Cyanotype gelatin emulsion coating for metal (aluminum)
Greetings! I hope this might be the best place to post this since it's probably more about coating unusual substrates with gelatin-type emulsion, but I am talking cyanotype instead of silver.
Basically I'm taking both an "alternative processes" (which means cyanotype, vandyke, chromo, lith, toning, lo-fi holga stuff) and a welding class. Obviously these two things are begging to be combined so I starting looking into ideas.
After some research, the first thing I want to try is coating metal (abraided finish aluminum) with cyanotype, but obviously that isn't going to work with the standard water soluble solution. I have read that if I get something like "photo grade" gelatin (such as Rollei/AGFA Black Magic Photo Gelatin, or some other 250 bloom gelatin), make a 20% to 80% water solution of that, then mix that solution 50% with 50% of the standard (already diluted and mixed) Ferric Ammonium Citrate and Potassium Ferricyanide solution, I can brush that on non-porous surfaces to make images.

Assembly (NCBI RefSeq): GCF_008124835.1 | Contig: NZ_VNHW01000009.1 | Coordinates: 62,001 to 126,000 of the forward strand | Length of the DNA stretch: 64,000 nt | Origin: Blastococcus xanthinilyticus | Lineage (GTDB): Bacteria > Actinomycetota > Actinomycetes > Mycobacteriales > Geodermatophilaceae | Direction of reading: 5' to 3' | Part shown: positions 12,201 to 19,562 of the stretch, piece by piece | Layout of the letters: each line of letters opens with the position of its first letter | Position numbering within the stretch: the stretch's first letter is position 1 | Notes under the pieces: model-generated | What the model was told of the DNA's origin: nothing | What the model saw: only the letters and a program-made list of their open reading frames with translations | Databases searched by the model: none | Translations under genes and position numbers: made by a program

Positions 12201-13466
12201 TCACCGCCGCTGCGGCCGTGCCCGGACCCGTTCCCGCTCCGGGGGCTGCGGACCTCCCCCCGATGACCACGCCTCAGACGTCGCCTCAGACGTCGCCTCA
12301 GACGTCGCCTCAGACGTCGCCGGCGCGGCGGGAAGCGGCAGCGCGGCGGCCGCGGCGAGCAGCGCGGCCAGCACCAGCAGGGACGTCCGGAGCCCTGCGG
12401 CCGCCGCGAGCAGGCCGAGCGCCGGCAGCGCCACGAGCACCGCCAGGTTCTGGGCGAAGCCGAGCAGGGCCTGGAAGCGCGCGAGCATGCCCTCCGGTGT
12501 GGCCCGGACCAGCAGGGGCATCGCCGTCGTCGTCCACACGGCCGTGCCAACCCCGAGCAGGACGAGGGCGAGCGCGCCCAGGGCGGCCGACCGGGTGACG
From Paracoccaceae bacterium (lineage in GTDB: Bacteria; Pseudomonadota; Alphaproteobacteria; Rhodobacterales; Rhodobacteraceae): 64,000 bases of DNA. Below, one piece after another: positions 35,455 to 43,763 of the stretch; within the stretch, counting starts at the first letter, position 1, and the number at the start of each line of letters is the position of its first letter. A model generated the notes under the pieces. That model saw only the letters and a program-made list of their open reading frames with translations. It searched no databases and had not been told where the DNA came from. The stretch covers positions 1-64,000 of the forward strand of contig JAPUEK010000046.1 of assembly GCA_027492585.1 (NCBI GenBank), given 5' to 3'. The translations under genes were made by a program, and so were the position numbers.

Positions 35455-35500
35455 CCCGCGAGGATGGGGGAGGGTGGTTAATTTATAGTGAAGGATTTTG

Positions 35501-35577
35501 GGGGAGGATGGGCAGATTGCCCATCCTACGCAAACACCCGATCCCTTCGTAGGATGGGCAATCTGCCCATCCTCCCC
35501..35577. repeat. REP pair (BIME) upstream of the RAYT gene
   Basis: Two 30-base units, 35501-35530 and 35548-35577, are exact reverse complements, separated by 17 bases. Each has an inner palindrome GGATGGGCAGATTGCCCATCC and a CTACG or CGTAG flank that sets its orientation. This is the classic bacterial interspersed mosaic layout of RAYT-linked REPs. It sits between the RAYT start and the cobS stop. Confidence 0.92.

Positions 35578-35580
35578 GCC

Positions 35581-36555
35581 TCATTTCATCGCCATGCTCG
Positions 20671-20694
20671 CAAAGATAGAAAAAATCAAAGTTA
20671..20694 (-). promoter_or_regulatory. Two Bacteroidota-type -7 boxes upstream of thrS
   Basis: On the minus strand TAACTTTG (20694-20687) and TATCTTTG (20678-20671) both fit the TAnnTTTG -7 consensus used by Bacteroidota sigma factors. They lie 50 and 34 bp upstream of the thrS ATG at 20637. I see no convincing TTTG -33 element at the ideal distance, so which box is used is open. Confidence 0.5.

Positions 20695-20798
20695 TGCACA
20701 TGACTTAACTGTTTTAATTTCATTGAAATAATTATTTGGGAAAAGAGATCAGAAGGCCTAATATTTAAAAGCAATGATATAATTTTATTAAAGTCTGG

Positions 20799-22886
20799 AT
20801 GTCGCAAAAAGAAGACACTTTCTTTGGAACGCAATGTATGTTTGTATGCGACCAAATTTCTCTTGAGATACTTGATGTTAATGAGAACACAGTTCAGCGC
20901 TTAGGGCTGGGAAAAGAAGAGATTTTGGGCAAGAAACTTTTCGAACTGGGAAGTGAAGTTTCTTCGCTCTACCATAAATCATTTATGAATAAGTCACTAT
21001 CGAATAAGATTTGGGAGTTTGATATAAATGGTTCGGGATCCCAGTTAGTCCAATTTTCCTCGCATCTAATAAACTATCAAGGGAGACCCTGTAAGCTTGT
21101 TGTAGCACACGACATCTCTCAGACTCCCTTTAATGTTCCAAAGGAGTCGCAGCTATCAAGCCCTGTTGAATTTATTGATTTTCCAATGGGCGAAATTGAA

The thing is that I'm a little confused as to the actual properties of how this stuff should work. Do I need some other coating under the gelatin-based coating for it to stick? Will it stick just fine if the metal has an extremely rough abrasive-like surface? Will the blue in the gelatin be opaque (or how opaque will it be?) and can I tone it just like paper prints?
Right now I'm thinking that the substrate will be something like sheets of 1/8" aluminum that have been scratched/scuffed/abraided/finished/etc with a rotary metal brush such that the surface of the aluminum is rough to the touch but still rather bright and metallic in a matte sort of way. This should mean that the base highlight "color" will be something approximating white and will look metalic, but won't directly reflect light like a mirrored surface. I'm already using this sort of substrate for emulsion lift transfers with Fuji FP-100C.
Can anyone give me some advice or point me to more information? Thanks